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WWL>Topics>>8-20 10am Garland, California drought

8-20 10am Garland, California drought

Aug 20, 2014|

The drought in California may threaten parts of our nation’s food supply. Much of the west, including Texas, also report water shortages, but here in Louisiana we have lots of water. If the drought continues, will our water resources attract more people to our state? Will America’s drought benefit Louisiana? Garland was joined by Mark Davis, Senior Research Fellow & Director of the Institute of Water Resources Law and Policy at Tulane University and Richard Howitt, Professor emeritus of resource economics UC Davis Center for Watershed Sciences.

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Automatically Generated Transcript (may not be 100% accurate)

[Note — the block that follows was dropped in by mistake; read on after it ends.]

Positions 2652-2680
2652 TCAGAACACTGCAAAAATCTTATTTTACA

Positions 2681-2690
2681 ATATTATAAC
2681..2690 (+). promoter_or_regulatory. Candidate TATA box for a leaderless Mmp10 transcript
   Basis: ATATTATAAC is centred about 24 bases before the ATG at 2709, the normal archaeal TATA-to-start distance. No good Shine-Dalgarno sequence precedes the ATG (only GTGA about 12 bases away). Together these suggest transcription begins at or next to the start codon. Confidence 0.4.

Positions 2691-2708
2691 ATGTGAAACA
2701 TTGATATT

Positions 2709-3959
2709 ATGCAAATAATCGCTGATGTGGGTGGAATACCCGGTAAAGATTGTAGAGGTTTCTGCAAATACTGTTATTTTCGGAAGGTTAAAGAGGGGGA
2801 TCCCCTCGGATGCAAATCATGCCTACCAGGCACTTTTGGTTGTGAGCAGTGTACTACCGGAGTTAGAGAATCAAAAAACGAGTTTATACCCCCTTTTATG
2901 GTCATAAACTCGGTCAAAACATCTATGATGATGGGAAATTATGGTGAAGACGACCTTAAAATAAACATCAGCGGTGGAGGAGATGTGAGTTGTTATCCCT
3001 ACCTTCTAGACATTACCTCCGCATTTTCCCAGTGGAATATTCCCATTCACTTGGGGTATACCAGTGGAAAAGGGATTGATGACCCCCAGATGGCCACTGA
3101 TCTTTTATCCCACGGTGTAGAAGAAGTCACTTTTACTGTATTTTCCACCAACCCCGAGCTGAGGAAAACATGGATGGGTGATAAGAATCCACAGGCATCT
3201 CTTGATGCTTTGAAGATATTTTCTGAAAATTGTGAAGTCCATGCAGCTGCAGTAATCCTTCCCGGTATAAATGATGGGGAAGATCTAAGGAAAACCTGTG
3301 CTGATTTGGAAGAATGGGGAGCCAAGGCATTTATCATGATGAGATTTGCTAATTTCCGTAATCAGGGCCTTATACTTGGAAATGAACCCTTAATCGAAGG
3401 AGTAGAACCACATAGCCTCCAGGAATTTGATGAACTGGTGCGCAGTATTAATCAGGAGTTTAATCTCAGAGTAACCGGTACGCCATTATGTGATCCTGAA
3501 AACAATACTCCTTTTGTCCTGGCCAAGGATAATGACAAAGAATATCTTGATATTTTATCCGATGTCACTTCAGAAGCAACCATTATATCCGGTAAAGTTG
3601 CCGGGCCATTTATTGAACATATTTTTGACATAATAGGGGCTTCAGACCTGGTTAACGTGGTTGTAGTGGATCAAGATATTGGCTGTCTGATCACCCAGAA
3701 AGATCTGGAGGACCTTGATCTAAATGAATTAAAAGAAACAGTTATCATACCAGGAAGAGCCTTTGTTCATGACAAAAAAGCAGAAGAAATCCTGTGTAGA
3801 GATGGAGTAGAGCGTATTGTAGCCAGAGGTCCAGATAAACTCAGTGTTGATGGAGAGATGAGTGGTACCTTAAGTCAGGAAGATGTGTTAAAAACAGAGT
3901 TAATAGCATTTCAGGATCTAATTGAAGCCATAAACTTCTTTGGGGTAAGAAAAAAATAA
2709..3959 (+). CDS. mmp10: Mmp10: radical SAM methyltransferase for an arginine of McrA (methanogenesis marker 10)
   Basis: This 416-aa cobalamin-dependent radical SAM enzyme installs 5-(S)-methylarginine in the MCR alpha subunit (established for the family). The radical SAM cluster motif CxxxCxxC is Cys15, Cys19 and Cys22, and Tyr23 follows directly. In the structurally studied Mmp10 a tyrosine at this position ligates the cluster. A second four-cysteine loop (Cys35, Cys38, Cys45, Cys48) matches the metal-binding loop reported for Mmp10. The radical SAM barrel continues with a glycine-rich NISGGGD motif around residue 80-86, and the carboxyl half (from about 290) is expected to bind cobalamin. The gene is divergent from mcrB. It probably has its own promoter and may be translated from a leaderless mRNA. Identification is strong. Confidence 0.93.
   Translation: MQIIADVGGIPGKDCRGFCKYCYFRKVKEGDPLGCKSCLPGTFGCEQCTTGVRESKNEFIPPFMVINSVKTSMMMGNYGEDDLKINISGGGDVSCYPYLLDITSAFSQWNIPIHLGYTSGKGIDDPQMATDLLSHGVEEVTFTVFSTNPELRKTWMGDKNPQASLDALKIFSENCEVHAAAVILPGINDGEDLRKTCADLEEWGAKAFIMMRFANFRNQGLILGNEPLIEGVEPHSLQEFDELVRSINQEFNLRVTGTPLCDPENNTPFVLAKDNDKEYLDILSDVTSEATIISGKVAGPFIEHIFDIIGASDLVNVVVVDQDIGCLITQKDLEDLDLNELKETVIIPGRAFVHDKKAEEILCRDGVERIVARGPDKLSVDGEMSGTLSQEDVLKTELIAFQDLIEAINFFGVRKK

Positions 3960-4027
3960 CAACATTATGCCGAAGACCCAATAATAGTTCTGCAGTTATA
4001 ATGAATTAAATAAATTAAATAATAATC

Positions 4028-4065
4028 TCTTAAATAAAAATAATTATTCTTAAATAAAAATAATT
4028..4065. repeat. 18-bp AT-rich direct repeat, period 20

Interesting show I think it twelve noon conducting thing. We've we've talked the last couple of days about the New Orleans leaders or the retirement of the issues are. End of in in reading. A little Balco -- stage rose. A stumbled on center in San Antonio Texas. Where they have found a new way -- to reducer GO populations. They have legal literally created a treatment sooner -- unit. For the mentally ill statement about fifty million dollars you publicity. We'll talk to our representatives. I think what I'm gonna tell us that after Katrina. We got -- -- to do when the votes here in New Orleans try to figure out what happened to. Also thank you for your service a -- that -- Veterans still killing themselves about 22 would of course we had the rip all of that muted abuse hot -- -- And hope we find out. -- big number and I think about a quarter of them or going grocery stores are going to. Food backs because they can report grocery stores. So bold talk to and Hartford couple experts concerning issue. It's already it's something that you'd just as -- needs me more and more read about it. Most of the of the report true breed on dropped in the United States involved. California. The revenue and operating have been them up. Chicago and other haven't troubled -- third straight year. Reservoir is disappearing -- well -- being real -- having to -- drilled deeper and deeper and they're running out. And being borders being pumped out of the use. Well coached at the fastest rate in his in history in the scientists agreed. Say there are unsustainable. When we just threw it about California we lose sight of the fact that his drop zone. Now spends a dozen states nearly 600 calories. From southern Texas to the northern rock news. And includes fields grazing land to produce a third. Or bar cattle and half of the fruits and vegetables what do week. I would assume it is comfortable going to be looking to food prices. Going. We're gonna talk to a professor. Emeritus of the vote brief tour is economics in California. Specifically about California but first award talk about the dual overall. Issue and as usual -- So -- time for -- Davis senior research fellow director of the institute more resources -- policy to -- universe. Professor welcome back the shore appreciated echo. Overall. This is this news media. Bring -- cultural hyperbole. Or is this as serious as -- read it. What would what's the story. Well I wish you hyperbole. That is very very. It's the you know parts of the west and certainly California is. And you know just. A critical drought right now. And you know it's not only question the fact that they have. You know less water and they expected less water than they used to have. But they have so many people and so many demands on the water. And it is it and it is happening in effect on. In the choices between you know water for cities. Water food. And were actually watching -- in dutchess in the California you can look at Texas if you look at Nevada and Arizona. He's seen in shifts away from agriculture and I look set to be expected. But. -- know that when ms. it would -- and tech officials of Louisiana there watching this. And they realize and I think it's correct that you we're about to Wear a watch shift in American agriculture. That things have been ground and -- them raised in this. In the south west in the west. Party increasingly going to -- him beat me in finding new hope it's. And those will be in states perhaps like Louisiana. So one way -- the other record to continue to need the food. But we're not necessarily going to be able to you know get it from the places we've gotten for the last eighty years. We'll go through remember though that nobody is getting for the most of those places I mean that it's that -- irrigated economy. And in the well a lot of -- for example most. News. Most weeks in this country was groomed Indian. Farther east. We didn't grow three -- him multiple crops during a year ago it was Russian red -- that really allowed the them. You know parts of in the panhandle of Texas and color matters to go into wheat production in the early part of the twentieth century. And the and back in the country was much smaller most of the food came from places on the East Coast. So. Canada. Places like -- So none of this is permanent and all the past -- planned for. And a nephew -- conceded governor brown and Californians just agreed to. Spending bill that you'll have them. -- Arlene. Post eight billion dollars to improve their water supply infrastructure. Meaning that's. That's real money. And they -- -- spend about eight billion dollars a year on debt service so it's not something that they can go into lightly. But this is survival for them and in many and that's going to affect us in many ways. Where they -- a bottom -- in the United States particularly. California with news and view the hardest hit bunt. This is now law affecting 600 calories from Sullivan taxes -- whipped in the northern Rockies. In this world of food is grown the cattle graze though prices roll out of these products. We're gonna gore because of the we have -- debut with the us. To -- university's. Head of the institute board resources wall and policy. -- and how all you have anything -- in the way -- this suspect of Louisiana. Look I think it affects us and a couple of place first evolved. We're heading into a period chime in rich new water's going to be technique and it kind of attacks sector in places that are. To hear them learning how to manage water and encouraging. In innovation in technologies. We'll have things now. And -- just. That's why we do the -- water challenge in the new week cheers to police in the world to be players and some call in the water economy. A lot of the places in New Orleans and south and Louisiana have lost. You know population and economic advantage to. Are running into the limits of their water budgets and say you're going to be watching. Communities in and businesses. You know reevaluate where it would be and so we should be thinking very much in terms of weird with it. And do we want to send water to those people away you know -- -- -- oil gas -- her. You know talent or do we want to use water. As a magnet for attracting you know. You know Smart people and good and I mean that's very much what the Great Lakes states are dealing -- went in Dayton Ohio in the Milwaukee's daily. There recognizing that you know. The fact that they will have a riddled abundance of water here. He is something to be really. Cherished into it and maximize from an advantage standpoint. And I think we also need to realize that. You know that you know we are part of a global economy in one way or the other you know places like California and Texas and Arizona are not looking to go out of business. And so you know they are looking at some of the same water supplies. That we depend on here mean Mississippi River system and -- for system that's related to. Are very much in in demand. Army in the continental based. Nobody should ever forget that you know in the 1960s taxes was very candid about its plans. To take quarter of the Mississippi River in central west had it didn't happen. That doesn't mean that the idea and hasn't occurred -- him or others so those kinds of things and I think Louisiana. He needs to realize that you know it is part me you know here today. And national water in the conversation as part of an emerging water economy and we did we needed really decide where we didn't. -- is the prodded -- we have the most of the Mississippi River and and if it is. How the water diversions. -- idea of putting more than -- simply. Into the wetlands. The dimmed some carriers north of those that have been built soon. Try to control phosphates and -- trade but also. Lowered due. The award the river in him on board coming -- Is a primary of the river and do we have the political clue how to protected. If cal for news. Of the Wyoming that no -- as the Texans. Say without does sooner we can have food we can have broke on. Well. -- nobody. You know. A monopoly -- you know the waters now -- soil score and slipped through your state. In news. Squabbles between in the states are nothing new Louisiana -- and a pretty good position to. New. Get more than its fair shake and share that if we. Get our ducks in a row and now what we're asking for and and start managing water has that we mean. -- mean it's been something important. Mean that's Louisiana State Senate last spring of them followed up on the study done by at least in the law institute water committee. It happened -- And they asked you know news and you have to begin the process of drafting a -- at least you know something it. It changes the legal architecture where you know who can use water wind and wind out. Going to be going to be putting water -- coast if you want there's always to be water for navigation if you wanna make sure that we got water for people to drink and everyday just not most days. Then you're gonna have to start in him moving away from assuming. And to planning for -- -- sea levels rise. We are going to watch you know precipitation. Patterns and water storage patterns in the United States change. And demand is going to go and nowhere -- up. So it's going to be in nature an exciting time. And I actually think that Louisiana is it's you know it is beginning to realize. That it has a lot in this game and a lot to be gained in this. The real question is whether we -- Do what we too often done and that is you know. And assume that somehow or other the natural resources will take care of us and the the best piece of -- that -- -- someone else's hands or -- really going to hear treatments that are as. As in the anyway Farrakhan and natural heritage. -- young in your head of the institute or resources long policies to. And as -- or institute started or happened. In the opinion often. The fracking process in the water used. I've had. Environmental also appeared that say you know once borders use -- -- it can't be used for drinking water and and our sources and arm on the brink in order. Well they're both right away I mean first blown me and him not off fracking has done in the same way. And not off track water -- same place. And you know. Things that are entirely funded -- in one part of the country. Maybe you know really bad idea to do somewhere elsewhere and hydrology geology and just the other do you know demands and water supply. -- different satellite I think. There's no one size fits all answer to fracking now where I think we're most likely and out. He is in the making and Louisiana law says this is that when you run that -- you're really into it shortage. -- ground water particular. Then drinking water comes first so we've already -- and so prioritizing in Louisiana that we usually kicks in when it's almost too late to matter. But I think the we we need to start talking about fracking that in the abstract. -- that start thinking in terms of -- not just how we handle you know the track -- it is produced in Louisiana. -- the Coast Guard is currently looking at -- the possibility in what would be involved if you start shipping crack water down here for disposal camera. Elsewhere in the United States. And and then this has been an issue in this one of the things we have local parishes are very concerned about this has they don't necessarily mind -- their oil and gas industry and its. Bentley and it's you just essentially become the disposal site for everybody else -- doesn't want it where they live. Then yeah. You're running in different set of risks for a different set of benefit. And I think we're just you know beginning to have that conversation and it's. Hard lenient. And here. We had coastal parishes that. Tried to assert more control over what does what what happens. Which if you know cracking and wastewater disposal. That at least in the law is right now they put the department of natural resources says it's okay. That's the end of. -- -- I think you're due to remove the subject of an -- true which were going to be calling you very quickly. Hopefully would have to act on. And look -- for a illusion. Is it an exit and -- Tuesday that that although we obviously don't celebrate. The problem of Texas and -- born in the movement which include sobering route. There there's a chance we might benefit is that were. There is a chance and that's the chance we should be ham and sizing them up and take advantage. You know climate change and you know all the issues you have a random -- changing energy policies and practices like fracking. They outcome -- -- with you know. Baskets -- benefits entered instantly better think about and maximize the benefits and minimum mr. Burton's. That now. I'm I'm I'm one of those who believes that we here in during the period of time in which. Water's going to be essential economic driver and a determination to determine her. Which places and -- which regions are going to grow and be more prosperous in the coming in 5800 years. Releasing him. If we get the first serious and start investing in things like him. You know. Keeping their -- place protecting the vital places in in the state. Concentrating investment. We can be in the states comes out better. Market is always really appreciated Solomon will call you -- -- thanks so much them. All of that Iran will. Be about twelve weeks of course. Mark the dark. In the words Politico doesn't sailor held views of excellence -- California. Many of the -- -- and -- and -- In particular drug taxes or and enduring the drop in fact. And tell -- new -- called it. Exceptional. Drought and that's the highest level of both severe drought. You've been going on with the third straight year -- depicting roads abroad it's. Affecting watery and where old so. Scientists say that the ground wars being pumped we're raped there -- his story in on sustainable. And luckily it about renders them that we have professor Richard how would merit -- -- resource economics. UC Davis and report warships -- it's his proposal -- thank you so much with the time of the -- question always had a radio talk true media hyperbole. Or. What I'm reading what we're hearing is that this is the -- is is that here. It's that we're. Just this morning looked at the reason. Satellite images from that that weather can really measure things really accurately we now -- Half a billion papers have irrigated crop land out of production. And in boom boom we hear this -- welcomed Britain's last night and they didn't seem real intrusive. And -- -- two groups over here are riddler I'd says 600 kilometers. Southern Texas northern Rockies. Am were were talking about Catalan. We're tournament fruits vegetables. When Wheatley and if it keeps going all of this could be affected brought prices at the grocery right. -- -- extinct thing is that we're not going to see it this year in fruit. Not vegetable prices. Would that be set for a computer tell. -- Well that because there was there was enough water for this year. You got these these are the really value crops. And the cut half million they -- -- -- the production came out of what we equal commodity crops cold call in. And Bali. Which grown elsewhere in the country in fact we go to a lot of corn grown in the midwest. Almost a pumping ground that maintaining appropriate underground board to make up for that lack of surface. River supplies. And putting it on them as valuable crops. So you'll you'll want them out of the Amundson and discussions -- one world will be there this year. If we have another -- and -- yeah that's going to be different questions. -- we have four and the government information wrong but I think to him. Governor of California says they're gonna spend something like eight billion dollars from London -- water infrastructure. In your state. If if if the -- one of the -- build more reservoirs. Or or or. If there's no water how do you get more war. Well that. That you put your finger right on the problem because it -- runoff from the mountains it's slowed down. And you both -- practiced moral high deductible. Active what about -- straight brilliant you know that is all of the above a certain reservoir is going to be environmental effects since. And it's going to set the stage. Drug not yet but it wouldn't be spent on the on the total but which -- political war more reliably. And in the world with -- told told the liberal water brought. The total would shift towards the forum -- -- -- -- from the north of the state level rightful is too. Took the top of the state will roll demands for Walters. And it was shifted underneath it he collector consents to it area. Where we've got fundamental. Contradiction between moving more and maintaining the environment. In June you know we didn't show on these. Border ends the year -- border and -- southern border. And group we breed talked about many of the private land owners is said held known the Roma property. Amid -- to all tied up in court -- relationships of private property owners -- -- you're -- gonna take water from underneath violent. Well yeah that that is that these objectionable. Effect you can -- -- a quarter up from under the plan. What we're what we're planning to do but what the government point to do is to. A total moving -- walked. On Honda people plants and taking what can you just who running it oddities like a subway in India. Is there no -- river water to make up forward for what you don't. There's not enough but the quality if they do this. And it's going to be -- -- -- probably ten billion something like that but to do the total pop. It would greatly improve the quality of the war and keep and so in the too low so it has some advantages that way. Professor is there any talk in the political realm. Of blow up put the strong Mississippi -- and you view of the tributaries. To take ordered California or any of the other states. A little bit took care of the Mississippi it's just too far away and got him in various natural mountain barrier. We would of course like take more out of a problem. But that's pretty much legislated. And the trouble is that like many rivers it's been. At they allocated to it during the wet season and so that's manageable. Puerto allocated in the really use yield from the rebel. And other -- and via the story that you were quoted. And that said that. Or offers a real problem. Once they get depleted often that takes decades or more to add to recharge from. Endure or can look archaeological. Records. And say did -- good route forwards in this some of them -- have -- more than fifty years. Candace. Economy of California -- sustained in the food drug product be sustained at this is a mold to your -- OK two point but you're absolutely right about it but first -- -- running down -- bank account to look. Building -- credit card debt when when you look at it. And that the minute they're really on any group plans to put the money back again. And -- put the quarterback and so this is a serious problem with the -- and California. This depletion of their first is that has that effect on land subsiding problems so limited companions. -- -- Back of the on the point about these powerful major drought. We've we've brought the birds and does that question. We certainly could survive. What we cooperative -- -- got -- three records which have run. -- hydrology mobile phone the Nokia that he argued throughout. We can we can -- economy can't survive. We would have to significantly change -- and agriculture. And specialized in the few. Special because done crops. And then you're studying you're surge Hughes say that. You could certainly whether -- more severe water shortages but doing so would report. More storage of water that that for a -- confused. We're where do you get the water to story and that people Littleton Colorado. Doesn't that short changed somebody jokes are so -- plates. Well I agree review completely -- Think the return from storage. What was with a few simple example exception. It not that good because if you have let's play coming in this somebody like that is sort -- like buying a really big French. Complete opening to TV dinners in the back. It's just a waste of resources if you don't have the -- running of intuit. However. We've got loads of potential to do this underground storage we've now got some big. In aquifers. As if we can recharge them. Then we going to be that showed both economically. And and how do you -- charts and. What you have to do is to not pump during the way -- do we have we have. Just what you drug use in California is a Mediterranean climate. And in the way yes the trouble is that people don't back off the pulpit they keep pumping. Because they don't have the incentive to -- the war to because somebody else might grab it. It into a shortage. Who gets. First -- urban or rural. Google and generally get -- -- but there's a sense of priority rights. Have people food and water rights of the under the previous century. Back in the gold rusher in the early days agriculture. Have priority right. And so we have some agricultural people don't talk about agricultural people and some selling to open uses. So basically. Didn't tell me give you what I think Doug Sanders is wrong or partially brought it. Although we have the drought. And and that may lasts longer. There are plans of foot. That would increase storage and if you just keep from pumping to march when the years or where you should be able to sustain. He yeah what you we should but that there ought to -- is -- -- -- -- previous point he would sit somewhere we got cut water use. And did them wrong wrong. We cannot sustain this level of war two years we've got cup back and it'll probably come out of below book value directory Tibetan culture. It's colonization. Is that possible for a New York. Really. Convenient for all places which are on the -- to get rid of that excess salt. And have a redo the high value of war we've got now seeing prices in the -- -- itself which is about 14100 don't make four. However so most of values these cells is still hard to the cost of energy and -- it has. It's environmental problems getting with the concentrated so. Professor are you sure you know and moved to -- and we've got plenty waterproof Yugoslav. Yeah you got plenty of war that the united government direct employment you. Right there right there for president -- talk indeed thank you so much for the all right -- Morgan talk about. A couple of index doomed to have fun in the figures. 620000. How sold old Serb -- people are military. People. The ones that we thank them for their service. Or currently. Getting there boom out of food banks. So we're gonna take a look at more military families relying on food banks and entrants. To. Beat their program. Several of -- double the bureau brigade celebrity am -- 53. Different.